The Eldest Locavores

13 Sep

A post from Lea about the octagenarian locavores in her life. 

Last year I posted about the “Littlest Locavore,” my best-friends daughter.  This year, I seem to have the opposite thought in mind with my post the “Eldest Locavores.”

On Labor Day my mother and I paid a visit my great-aunt Laura who is 83 years old and was hosting my grandfather (87), my great-uncle Tony (85), and my great-aunt Alice (89) for an early supper.  After about thirty minutes of my Aunt Laura and my grandfather convincing the other two octagenarians that they have indeed met me before (at least twice a year for 30+ years), and repeating my age (32) six times we settled into a five course “light supper” my Aunt Laura (again aged 83) whipped up for us all.  Since I already had to explain my own existence, I was prepared to have to explain in detail what it is exactly that I do for work, and why it was that I was eating certain things (the local foods) and not others.  I showed the aging crew a video on my phone of my recent TV interview about the Locavore Challenge and showed them a write up in the paper earlier that week.  Somehow, the great-aunts and uncles were familiar with the concept of streaming the internet over a phone and even Facebook, but were still doubting my existence up until this supper. 

But after the fascination of my new-found existence was settled, my great-uncle, aunts and grandfather told my mother and I about their father’s (my great-grandfather’s) urban farm in the 20’s and 30’s in Rochester.  My grandfather was one of 11 first generation children of Portugese immigrants and they grew up in a very poor Rochester neighborhood.  My great-grandfather and his then young crew of urban farmers (grandfather and siblings) rode the bus each day armed with farming tools.  They had an approximately ½ acre plot at which they grew a myriad of vegetables (surely organic back then), and according to my aunt-nothing as delicious or enjoyable as a fruit (or anything sweet for that matter).  They ate mostly from their urban farm, the bounty of which they also carried home daily on the bus, and  the occasional chicken.  Despite their gaping memories of most of the early 21st century, my grandfather and his siblings have vivid memories of each and every vegetable they grew, where the plot was, and even went to the point of drawing my mother and I a crude farm plot map of how the plantings were laid out.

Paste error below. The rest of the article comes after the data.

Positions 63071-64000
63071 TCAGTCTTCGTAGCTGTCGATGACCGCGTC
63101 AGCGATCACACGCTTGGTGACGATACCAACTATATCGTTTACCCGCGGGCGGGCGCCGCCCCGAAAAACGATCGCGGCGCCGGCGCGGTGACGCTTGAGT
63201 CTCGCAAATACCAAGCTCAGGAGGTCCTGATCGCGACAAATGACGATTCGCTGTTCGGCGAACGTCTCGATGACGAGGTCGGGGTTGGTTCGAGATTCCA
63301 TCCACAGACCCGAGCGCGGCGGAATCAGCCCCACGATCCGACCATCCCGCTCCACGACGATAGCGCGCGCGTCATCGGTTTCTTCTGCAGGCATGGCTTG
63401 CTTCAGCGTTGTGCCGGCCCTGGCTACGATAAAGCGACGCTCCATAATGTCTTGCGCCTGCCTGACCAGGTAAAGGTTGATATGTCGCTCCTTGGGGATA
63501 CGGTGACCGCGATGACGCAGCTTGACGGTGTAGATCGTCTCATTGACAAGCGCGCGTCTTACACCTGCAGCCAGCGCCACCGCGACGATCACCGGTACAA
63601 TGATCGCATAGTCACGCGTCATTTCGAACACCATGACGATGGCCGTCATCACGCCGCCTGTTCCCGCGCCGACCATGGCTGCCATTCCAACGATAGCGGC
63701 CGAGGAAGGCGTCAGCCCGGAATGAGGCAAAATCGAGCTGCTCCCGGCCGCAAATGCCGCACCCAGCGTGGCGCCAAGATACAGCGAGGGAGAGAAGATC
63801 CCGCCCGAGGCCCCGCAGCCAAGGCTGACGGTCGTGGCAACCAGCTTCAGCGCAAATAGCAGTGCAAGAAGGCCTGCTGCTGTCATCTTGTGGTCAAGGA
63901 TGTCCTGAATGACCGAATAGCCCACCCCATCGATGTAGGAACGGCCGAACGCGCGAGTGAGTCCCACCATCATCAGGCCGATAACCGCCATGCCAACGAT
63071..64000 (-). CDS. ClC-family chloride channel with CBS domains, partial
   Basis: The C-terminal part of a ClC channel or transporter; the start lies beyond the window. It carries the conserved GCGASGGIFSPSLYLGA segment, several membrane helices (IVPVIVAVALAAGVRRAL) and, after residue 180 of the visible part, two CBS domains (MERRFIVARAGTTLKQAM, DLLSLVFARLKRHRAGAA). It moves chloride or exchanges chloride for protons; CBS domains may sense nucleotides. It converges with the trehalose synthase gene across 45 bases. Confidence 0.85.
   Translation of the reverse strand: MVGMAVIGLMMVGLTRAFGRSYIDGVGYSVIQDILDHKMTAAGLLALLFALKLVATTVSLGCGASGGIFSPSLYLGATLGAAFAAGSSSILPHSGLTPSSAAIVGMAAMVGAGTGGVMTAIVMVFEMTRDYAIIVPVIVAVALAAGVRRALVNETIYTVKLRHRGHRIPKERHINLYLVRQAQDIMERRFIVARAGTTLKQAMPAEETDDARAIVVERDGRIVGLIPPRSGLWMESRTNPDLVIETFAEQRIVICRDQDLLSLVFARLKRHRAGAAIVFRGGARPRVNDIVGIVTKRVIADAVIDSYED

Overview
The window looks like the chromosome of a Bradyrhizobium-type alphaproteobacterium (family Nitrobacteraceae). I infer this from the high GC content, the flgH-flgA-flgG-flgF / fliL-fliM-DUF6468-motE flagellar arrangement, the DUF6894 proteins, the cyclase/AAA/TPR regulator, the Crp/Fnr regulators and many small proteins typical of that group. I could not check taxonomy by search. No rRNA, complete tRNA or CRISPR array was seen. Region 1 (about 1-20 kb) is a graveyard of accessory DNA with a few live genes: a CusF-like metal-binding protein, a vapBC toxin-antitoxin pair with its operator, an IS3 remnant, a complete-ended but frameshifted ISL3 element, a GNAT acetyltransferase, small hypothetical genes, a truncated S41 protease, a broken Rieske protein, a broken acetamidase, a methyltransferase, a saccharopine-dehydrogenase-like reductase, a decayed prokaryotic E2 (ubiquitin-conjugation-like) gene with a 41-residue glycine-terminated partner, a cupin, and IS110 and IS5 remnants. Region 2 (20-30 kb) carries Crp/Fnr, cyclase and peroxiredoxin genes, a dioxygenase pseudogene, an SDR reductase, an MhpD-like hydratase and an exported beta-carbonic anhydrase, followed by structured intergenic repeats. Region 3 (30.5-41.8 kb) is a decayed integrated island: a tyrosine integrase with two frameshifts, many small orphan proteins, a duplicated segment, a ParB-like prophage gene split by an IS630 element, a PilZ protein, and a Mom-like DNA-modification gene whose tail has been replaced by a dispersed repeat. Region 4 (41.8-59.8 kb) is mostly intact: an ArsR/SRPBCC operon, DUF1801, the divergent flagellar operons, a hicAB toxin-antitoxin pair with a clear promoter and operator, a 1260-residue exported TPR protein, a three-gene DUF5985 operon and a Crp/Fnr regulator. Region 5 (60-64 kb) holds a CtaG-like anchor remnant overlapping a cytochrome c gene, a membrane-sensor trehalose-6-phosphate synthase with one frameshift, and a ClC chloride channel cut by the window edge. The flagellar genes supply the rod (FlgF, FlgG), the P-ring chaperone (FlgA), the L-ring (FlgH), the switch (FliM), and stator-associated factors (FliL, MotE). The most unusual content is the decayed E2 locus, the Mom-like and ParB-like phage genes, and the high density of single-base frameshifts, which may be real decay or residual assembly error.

I have always laid blame to the longevity and increased craziness of my older family members to just good ‘ole Portugese genes, but I am now beginning to think that maybe the early days of urban farming and a mostly plant based, local and organic diet are what keeps them living so long into their 80’s, even if the are a bit wacky-though I am pretty sure that really is genetic.

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One Response to “The Eldest Locavores”

Trackbacks/Pingbacks

  1. Reach Out: Your #Locavore Friends are Waiting! | NY Locavore Challenge - September 8, 2013

    […] as some of our past blog posts show.  Decades ago, locavore eating was the only eating, and our grandparents (or great-great-grandparents) might not think of this challenge as anything but normal. […]

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